Law reopens debate on detention houses

Ministry moves to prevent torture, protect rights, but legal experts call for shake-up
Almost a decade ago, police in Yunnan province reported that an inmate at a detention house had died during a game of hide-and-seek. Li Qiaoming, a suspected tree thief, had actually been beaten to death by fellow inmates.
The incident in February 2009 outraged the public and led to questions over the management at such facilities, which are used to hold criminal suspects and people convicted of minor offenses.
Since then, the Ministry of Public Security, which runs the detention system, says it has increased efforts to avoid similar tragedies as well as prevent torture and other improper behavior by police officers.
The latest move was the release of a draft detention house law last month. If approved, it would require at least two police officers to be present during interrogations, which must also be recorded, while police would be forbidden from listening to conversations between suspects and their lawyers.
 
The ministry said the law is aimed at avoiding wrongful convictions. Yet, in response, legal experts have questioned whether public security authorities should have any involvement in the management of detention houses.
“Investigation and custody must be separate. Otherwise, it’s too easy for the police to abuse their authority and force a confession,” said Tian Wenchang, a criminal attorney with King and Capital Law Firm in Beijing. “Detention houses should be independent.”
Fan Chongyi, a law professor specializing in procedural law at the China University of Political Science and Law, has drafted a report that he says proves detention houses would be better managed by judicial administrations, which run the nation’s prisons.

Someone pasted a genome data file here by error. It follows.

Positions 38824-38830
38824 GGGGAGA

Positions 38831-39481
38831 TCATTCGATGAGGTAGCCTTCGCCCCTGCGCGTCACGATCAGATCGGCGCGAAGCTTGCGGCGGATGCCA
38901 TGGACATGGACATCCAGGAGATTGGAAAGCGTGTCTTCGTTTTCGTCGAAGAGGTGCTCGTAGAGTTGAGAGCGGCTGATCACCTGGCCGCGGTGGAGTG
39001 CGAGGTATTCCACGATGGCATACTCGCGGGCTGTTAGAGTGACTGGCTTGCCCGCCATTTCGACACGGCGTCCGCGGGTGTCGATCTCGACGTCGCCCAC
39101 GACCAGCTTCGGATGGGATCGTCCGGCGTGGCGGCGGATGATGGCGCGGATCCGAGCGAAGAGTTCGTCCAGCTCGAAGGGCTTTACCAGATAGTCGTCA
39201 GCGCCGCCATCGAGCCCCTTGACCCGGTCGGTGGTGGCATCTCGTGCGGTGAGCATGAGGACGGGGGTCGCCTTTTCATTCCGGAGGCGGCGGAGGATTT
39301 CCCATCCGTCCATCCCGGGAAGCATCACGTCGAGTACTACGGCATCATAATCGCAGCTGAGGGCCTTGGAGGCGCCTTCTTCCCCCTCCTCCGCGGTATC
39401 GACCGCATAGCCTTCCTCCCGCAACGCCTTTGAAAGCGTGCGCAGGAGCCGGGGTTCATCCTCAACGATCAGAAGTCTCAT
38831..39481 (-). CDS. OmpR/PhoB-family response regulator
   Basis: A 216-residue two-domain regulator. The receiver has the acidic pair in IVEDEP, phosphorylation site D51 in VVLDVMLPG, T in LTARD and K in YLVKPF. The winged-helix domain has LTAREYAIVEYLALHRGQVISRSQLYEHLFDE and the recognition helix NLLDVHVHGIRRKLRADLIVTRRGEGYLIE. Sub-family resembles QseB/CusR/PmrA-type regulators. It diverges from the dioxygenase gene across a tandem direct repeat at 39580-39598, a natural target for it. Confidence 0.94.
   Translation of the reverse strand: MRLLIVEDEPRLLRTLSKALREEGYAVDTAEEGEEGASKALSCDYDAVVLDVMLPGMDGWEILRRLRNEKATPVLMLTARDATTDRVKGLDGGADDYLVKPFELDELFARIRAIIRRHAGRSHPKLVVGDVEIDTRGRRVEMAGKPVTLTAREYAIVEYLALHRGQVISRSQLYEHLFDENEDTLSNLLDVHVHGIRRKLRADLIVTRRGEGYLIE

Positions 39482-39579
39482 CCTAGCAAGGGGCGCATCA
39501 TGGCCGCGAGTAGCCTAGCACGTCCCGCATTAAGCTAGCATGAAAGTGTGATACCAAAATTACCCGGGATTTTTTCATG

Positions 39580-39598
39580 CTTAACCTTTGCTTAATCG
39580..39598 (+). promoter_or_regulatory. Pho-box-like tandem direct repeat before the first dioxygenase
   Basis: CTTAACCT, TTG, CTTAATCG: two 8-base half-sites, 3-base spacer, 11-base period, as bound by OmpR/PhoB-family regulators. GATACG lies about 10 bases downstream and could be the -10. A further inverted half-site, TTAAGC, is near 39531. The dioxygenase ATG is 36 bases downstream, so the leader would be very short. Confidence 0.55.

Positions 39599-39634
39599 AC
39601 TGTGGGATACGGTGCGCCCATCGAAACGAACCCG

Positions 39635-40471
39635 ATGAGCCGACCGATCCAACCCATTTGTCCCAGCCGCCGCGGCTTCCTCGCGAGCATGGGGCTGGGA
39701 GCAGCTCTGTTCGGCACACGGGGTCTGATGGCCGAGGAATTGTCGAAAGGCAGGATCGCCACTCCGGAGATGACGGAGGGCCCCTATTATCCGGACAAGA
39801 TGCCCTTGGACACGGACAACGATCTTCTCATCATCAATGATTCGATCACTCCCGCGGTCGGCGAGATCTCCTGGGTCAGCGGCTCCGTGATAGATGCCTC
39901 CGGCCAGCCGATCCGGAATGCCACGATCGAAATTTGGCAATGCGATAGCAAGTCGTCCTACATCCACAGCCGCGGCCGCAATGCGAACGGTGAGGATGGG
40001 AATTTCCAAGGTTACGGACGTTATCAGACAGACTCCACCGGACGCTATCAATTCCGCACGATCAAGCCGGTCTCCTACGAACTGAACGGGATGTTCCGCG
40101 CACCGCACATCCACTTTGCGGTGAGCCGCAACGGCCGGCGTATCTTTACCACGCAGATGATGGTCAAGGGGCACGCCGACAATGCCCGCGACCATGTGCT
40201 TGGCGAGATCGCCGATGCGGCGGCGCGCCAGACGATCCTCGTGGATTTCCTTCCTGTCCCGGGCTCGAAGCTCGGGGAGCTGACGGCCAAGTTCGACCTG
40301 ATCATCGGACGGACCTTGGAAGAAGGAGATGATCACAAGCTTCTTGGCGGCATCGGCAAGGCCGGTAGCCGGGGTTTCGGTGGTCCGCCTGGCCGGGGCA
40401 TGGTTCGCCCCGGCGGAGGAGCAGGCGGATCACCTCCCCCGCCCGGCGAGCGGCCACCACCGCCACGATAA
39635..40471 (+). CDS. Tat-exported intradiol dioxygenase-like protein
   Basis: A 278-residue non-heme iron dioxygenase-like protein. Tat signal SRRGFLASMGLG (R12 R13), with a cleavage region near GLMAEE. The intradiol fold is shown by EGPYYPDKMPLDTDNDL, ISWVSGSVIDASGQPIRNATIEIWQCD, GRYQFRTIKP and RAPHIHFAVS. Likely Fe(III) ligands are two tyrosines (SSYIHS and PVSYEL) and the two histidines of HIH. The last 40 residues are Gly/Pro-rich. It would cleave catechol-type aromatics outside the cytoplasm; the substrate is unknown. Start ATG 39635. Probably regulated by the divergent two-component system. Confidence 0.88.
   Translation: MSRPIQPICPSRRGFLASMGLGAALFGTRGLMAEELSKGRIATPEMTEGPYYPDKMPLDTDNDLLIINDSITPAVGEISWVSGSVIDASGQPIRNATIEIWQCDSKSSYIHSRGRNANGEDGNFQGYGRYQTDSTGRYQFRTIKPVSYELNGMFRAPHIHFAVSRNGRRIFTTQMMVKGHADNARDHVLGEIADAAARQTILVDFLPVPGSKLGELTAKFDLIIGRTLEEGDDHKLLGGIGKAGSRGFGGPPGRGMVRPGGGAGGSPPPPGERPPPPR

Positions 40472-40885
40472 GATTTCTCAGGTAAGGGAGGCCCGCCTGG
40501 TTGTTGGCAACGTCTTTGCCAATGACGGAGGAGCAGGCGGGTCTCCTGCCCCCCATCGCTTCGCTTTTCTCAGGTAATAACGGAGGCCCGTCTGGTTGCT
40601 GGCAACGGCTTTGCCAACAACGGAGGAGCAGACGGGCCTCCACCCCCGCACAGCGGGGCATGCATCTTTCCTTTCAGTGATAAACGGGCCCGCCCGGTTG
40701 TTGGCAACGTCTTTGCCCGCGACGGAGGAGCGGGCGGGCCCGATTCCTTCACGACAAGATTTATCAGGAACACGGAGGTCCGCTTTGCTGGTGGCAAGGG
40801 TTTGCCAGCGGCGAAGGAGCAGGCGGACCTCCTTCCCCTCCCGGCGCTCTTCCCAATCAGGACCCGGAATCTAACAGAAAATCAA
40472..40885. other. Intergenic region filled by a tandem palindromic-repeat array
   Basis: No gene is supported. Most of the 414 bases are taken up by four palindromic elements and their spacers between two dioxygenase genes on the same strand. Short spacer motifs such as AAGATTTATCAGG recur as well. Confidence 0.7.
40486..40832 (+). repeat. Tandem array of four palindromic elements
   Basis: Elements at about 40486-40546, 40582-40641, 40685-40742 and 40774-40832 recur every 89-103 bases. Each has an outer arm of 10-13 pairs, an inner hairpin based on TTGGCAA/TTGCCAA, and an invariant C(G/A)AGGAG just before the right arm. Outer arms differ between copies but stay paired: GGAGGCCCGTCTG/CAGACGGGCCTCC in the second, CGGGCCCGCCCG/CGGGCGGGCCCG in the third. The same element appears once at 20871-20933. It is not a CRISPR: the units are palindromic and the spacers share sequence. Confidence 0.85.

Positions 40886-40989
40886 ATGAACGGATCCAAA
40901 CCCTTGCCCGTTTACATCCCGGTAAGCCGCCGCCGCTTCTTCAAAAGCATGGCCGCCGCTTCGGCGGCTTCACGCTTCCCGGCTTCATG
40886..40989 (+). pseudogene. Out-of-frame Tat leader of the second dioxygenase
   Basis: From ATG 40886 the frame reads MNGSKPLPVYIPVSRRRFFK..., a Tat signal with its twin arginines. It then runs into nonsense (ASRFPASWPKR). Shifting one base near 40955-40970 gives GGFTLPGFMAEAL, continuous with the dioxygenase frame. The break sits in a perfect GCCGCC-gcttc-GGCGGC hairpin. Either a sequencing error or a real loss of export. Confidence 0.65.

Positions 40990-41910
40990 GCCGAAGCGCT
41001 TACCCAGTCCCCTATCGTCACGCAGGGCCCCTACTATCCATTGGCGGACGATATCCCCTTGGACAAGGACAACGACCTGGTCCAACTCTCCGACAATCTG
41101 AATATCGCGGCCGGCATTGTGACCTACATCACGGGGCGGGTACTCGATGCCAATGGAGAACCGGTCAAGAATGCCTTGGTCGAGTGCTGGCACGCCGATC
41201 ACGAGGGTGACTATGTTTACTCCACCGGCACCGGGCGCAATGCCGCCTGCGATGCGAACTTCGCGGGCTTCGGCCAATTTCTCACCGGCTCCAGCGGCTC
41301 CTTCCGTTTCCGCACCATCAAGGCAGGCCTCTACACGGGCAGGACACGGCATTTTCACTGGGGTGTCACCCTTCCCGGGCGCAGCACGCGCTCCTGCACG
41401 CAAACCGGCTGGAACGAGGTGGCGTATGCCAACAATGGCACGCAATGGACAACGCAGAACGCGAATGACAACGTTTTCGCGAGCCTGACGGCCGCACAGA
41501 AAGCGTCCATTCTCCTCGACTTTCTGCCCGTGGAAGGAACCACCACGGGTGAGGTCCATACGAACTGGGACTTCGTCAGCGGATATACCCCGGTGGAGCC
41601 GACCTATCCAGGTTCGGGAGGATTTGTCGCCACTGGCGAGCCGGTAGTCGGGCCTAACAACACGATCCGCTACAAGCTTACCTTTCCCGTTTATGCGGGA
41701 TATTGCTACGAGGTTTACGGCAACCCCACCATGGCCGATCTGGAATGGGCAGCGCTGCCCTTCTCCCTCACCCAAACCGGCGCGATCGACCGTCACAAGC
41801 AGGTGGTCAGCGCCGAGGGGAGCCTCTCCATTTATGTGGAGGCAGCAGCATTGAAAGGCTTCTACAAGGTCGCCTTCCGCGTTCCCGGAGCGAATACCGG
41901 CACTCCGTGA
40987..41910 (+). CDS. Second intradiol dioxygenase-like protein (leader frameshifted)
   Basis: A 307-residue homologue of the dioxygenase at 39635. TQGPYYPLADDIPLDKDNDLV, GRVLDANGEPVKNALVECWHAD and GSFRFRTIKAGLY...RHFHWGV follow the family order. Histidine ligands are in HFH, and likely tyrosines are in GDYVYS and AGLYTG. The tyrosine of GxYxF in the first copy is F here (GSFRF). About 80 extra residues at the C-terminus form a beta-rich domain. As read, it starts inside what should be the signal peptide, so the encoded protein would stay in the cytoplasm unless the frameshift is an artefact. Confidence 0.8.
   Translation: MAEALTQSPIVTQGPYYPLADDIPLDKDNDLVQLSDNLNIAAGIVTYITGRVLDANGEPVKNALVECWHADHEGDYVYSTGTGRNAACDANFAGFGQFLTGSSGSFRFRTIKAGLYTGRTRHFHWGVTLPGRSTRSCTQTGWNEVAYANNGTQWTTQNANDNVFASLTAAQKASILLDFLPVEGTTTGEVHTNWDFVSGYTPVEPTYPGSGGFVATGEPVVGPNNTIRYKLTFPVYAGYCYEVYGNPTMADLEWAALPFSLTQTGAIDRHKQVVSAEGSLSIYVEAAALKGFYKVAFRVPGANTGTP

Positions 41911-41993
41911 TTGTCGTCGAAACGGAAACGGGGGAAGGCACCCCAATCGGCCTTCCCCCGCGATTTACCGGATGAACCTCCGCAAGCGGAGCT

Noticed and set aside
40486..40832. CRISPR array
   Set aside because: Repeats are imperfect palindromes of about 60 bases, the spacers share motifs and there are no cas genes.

China’s central leadership has continuously highlighted the need to combat the torture of suspects, and so far it has overturned 34 wrongful convictions.
“But the root of the torture is the detention house, and the crux of wrongful cases is the unregulated management of these places,” Fan said.
According to the Criminal Procedure Law, the powers of judicial departments – investigation, custody, prosecution and enforcement – must be used independently, he said, “so transferring management of detention houses is in line with the law”.
Although public security bureaus say they require two separate divisions to investigate and detain suspects, “I don’t think the supervision can be carried out by just one authority”, he added.
The police have traditionally focused on securing confessions because they can quickly end a case, “but rapid developments in technology have changed the situation”, according to Bi Xiqian, a professor at the People’s Public Security University of China.
Most evidence can today be obtained using video cameras and other surveillance devices, so police often no longer need a confession, she said.
Bi said a survey about 10 years ago showed 90 percent of public security officers were unwilling to transfer custody management to justice departments, yet in a more recent poll it had dropped to about half. She credits this to an increased awareness of human rights protection as well as progress in the rule of law.
Some experts warn that such a transfer would still face difficulties.
“If justice administrations take over, they should also make specific rules on regulating management,” said Mao Lixin, another Beijing attorney, adding that the Ministry of Justice has not shown a clear attitude to custody management since the draft law was released.
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